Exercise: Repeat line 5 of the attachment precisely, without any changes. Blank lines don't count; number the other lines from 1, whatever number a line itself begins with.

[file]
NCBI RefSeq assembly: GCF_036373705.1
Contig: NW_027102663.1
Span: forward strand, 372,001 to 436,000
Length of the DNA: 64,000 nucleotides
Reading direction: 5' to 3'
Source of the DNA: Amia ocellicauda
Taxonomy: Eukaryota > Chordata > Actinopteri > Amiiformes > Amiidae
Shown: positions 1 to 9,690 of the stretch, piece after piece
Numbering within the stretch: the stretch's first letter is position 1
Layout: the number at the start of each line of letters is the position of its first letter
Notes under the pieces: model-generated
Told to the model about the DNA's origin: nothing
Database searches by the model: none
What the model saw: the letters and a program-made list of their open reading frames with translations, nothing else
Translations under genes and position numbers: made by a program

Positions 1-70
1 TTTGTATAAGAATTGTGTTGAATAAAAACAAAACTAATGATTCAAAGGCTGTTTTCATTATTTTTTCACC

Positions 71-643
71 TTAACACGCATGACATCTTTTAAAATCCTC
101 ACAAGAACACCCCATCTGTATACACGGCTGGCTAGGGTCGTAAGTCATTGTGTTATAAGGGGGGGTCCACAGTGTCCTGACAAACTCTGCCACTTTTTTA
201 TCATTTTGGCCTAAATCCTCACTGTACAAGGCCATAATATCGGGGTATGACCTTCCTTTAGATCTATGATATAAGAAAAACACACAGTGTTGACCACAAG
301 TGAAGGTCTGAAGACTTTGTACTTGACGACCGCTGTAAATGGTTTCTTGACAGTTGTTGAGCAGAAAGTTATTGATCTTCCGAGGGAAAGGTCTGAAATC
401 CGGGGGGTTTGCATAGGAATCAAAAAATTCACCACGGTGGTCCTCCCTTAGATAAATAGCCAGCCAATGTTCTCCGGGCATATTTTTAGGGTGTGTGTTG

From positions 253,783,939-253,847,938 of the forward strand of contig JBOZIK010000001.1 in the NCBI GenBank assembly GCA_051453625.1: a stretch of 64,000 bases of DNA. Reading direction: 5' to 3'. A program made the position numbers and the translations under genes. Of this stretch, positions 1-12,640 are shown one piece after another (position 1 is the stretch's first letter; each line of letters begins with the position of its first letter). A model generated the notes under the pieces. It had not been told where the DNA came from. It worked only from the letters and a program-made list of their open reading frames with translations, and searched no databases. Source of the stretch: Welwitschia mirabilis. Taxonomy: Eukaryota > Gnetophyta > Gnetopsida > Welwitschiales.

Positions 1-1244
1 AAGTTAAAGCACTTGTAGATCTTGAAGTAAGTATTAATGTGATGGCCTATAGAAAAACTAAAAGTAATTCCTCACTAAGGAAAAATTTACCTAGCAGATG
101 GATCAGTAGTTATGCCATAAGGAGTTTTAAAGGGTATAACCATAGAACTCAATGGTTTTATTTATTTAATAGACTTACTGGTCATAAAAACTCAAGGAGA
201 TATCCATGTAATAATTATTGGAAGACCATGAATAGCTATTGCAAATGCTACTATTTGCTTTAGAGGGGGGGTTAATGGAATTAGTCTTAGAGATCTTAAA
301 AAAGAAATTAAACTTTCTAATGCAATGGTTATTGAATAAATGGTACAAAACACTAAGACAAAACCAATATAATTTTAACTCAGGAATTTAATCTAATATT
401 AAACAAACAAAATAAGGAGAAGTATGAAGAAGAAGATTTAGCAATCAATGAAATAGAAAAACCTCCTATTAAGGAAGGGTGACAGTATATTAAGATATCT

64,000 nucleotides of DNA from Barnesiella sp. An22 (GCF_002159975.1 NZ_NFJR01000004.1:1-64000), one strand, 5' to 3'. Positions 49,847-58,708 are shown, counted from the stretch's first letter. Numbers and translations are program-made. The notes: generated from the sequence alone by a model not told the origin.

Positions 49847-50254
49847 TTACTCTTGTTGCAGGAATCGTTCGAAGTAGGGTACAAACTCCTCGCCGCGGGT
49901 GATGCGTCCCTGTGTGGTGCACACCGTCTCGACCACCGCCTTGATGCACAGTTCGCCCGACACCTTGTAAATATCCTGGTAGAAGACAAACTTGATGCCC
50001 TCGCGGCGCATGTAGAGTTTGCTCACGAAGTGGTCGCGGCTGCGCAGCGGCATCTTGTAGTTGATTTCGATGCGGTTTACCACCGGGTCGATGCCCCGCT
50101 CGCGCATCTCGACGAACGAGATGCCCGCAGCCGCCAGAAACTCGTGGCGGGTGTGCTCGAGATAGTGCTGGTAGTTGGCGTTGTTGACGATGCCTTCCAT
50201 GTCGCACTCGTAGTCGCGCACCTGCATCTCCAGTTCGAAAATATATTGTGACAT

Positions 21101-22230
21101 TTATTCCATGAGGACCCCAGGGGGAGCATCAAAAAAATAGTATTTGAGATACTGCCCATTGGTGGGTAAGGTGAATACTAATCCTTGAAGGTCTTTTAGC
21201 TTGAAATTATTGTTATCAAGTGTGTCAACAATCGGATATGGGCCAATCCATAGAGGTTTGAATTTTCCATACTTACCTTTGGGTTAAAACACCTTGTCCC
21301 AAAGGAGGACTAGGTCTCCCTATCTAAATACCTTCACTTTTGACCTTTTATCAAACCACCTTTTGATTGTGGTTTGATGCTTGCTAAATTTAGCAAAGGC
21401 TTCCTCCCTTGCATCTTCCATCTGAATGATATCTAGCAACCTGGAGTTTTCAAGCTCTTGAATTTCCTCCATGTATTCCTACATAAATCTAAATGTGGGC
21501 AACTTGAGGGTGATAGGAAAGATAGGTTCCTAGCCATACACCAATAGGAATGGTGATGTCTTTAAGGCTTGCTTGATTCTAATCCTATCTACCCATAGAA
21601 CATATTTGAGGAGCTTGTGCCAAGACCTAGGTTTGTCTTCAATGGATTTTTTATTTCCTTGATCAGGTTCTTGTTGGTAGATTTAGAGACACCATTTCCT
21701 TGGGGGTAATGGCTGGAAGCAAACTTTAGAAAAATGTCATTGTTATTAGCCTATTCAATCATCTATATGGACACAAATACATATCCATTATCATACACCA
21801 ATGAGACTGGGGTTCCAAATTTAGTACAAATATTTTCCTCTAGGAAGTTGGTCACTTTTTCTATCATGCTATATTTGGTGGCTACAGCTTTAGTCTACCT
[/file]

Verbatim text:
Reading direction: 5' to 3'